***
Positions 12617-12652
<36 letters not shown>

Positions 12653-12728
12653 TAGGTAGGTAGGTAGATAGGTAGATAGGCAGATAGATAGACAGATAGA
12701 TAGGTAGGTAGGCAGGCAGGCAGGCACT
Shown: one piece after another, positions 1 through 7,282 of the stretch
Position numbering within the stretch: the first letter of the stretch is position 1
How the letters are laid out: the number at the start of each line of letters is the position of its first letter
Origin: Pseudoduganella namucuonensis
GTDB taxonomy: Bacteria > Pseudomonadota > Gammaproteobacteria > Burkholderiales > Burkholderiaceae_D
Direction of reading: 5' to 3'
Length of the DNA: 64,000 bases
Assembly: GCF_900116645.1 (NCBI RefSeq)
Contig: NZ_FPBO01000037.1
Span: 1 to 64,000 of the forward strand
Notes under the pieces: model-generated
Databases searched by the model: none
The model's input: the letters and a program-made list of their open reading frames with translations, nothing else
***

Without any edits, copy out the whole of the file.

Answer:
Positions 12617-12652
<36 letters not shown>

Positions 12653-12728
12653 TAGGTAGGTAGGTAGATAGGTAGATAGGCAGATAGATAGACAGATAGA
12701 TAGGTAGGTAGGCAGGCAGGCAGGCACT
Shown: one piece after another, positions 1 through 7,282 of the stretch
Position numbering within the stretch: the first letter of the stretch is position 1
How the letters are laid out: the number at the start of each line of letters is the position of its first letter
Origin: Pseudoduganella namucuonensis
GTDB taxonomy: Bacteria > Pseudomonadota > Gammaproteobacteria > Burkholderiales > Burkholderiaceae_D
Direction of reading: 5' to 3'
Length of the DNA: 64,000 bases
Assembly: GCF_900116645.1 (NCBI RefSeq)
Contig: NZ_FPBO01000037.1
Span: 1 to 64,000 of the forward strand
Notes under the pieces: model-generated
Databases searched by the model: none
The model's input: the letters and a program-made list of their open reading frames with translations, nothing else